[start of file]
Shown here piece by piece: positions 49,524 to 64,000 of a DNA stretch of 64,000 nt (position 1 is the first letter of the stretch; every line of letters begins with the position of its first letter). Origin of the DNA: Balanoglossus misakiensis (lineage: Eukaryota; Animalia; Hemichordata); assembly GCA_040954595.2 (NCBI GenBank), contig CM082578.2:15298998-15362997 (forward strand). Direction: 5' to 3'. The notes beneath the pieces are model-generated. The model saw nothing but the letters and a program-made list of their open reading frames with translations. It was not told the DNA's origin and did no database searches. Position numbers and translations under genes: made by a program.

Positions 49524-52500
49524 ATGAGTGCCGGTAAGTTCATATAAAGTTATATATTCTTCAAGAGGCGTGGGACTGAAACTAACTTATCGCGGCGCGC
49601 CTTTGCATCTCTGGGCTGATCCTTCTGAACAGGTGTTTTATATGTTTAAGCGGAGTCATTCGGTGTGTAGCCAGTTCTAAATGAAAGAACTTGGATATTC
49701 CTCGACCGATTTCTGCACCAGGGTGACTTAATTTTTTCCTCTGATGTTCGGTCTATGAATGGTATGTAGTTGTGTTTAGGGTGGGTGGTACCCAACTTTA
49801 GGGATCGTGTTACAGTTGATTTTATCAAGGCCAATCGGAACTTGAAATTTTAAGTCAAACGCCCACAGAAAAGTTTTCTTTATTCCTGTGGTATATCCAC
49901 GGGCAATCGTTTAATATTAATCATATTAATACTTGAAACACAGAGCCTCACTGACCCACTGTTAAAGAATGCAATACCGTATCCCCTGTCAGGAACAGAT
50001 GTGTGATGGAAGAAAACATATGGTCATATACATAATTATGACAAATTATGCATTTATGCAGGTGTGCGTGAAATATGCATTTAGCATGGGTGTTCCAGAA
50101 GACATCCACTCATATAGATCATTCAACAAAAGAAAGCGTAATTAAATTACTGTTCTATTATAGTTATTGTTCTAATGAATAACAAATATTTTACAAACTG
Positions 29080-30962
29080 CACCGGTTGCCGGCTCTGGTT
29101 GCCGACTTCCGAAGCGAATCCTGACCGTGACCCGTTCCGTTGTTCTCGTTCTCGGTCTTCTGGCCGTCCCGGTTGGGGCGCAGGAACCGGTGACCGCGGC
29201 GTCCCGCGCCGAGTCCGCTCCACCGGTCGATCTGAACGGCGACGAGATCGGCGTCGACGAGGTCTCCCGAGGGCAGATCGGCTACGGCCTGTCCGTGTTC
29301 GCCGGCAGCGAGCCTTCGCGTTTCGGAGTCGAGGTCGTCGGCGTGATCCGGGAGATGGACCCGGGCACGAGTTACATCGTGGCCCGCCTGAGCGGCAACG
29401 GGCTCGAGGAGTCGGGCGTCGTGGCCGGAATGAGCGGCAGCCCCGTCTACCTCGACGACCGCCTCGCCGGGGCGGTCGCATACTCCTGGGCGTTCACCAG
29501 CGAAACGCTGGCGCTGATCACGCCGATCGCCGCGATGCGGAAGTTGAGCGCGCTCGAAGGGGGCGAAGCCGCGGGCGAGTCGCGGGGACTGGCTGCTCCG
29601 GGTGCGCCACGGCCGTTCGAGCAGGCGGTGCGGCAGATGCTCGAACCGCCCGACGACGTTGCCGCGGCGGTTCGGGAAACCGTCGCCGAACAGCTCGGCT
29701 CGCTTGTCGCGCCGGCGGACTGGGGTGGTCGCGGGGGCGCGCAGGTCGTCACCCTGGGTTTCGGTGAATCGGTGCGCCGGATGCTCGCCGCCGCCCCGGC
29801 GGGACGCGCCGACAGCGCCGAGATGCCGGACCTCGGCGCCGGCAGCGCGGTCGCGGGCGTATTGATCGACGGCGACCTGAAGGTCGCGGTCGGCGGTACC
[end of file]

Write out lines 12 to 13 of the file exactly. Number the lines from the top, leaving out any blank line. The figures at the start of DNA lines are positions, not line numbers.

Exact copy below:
29101 GCCGACTTCCGAAGCGAATCCTGACCGTGACCCGTTCCGTTGTTCTCGTTCTCGGTCTTCTGGCCGTCCCGGTTGGGGCGCAGGAACCGGTGACCGCGGC
29201 GTCCCGCGCCGAGTCCGCTCCACCGGTCGATCTGAACGGCGACGAGATCGGCGTCGACGAGGTCTCCCGAGGGCAGATCGGCTACGGCCTGTCCGTGTTC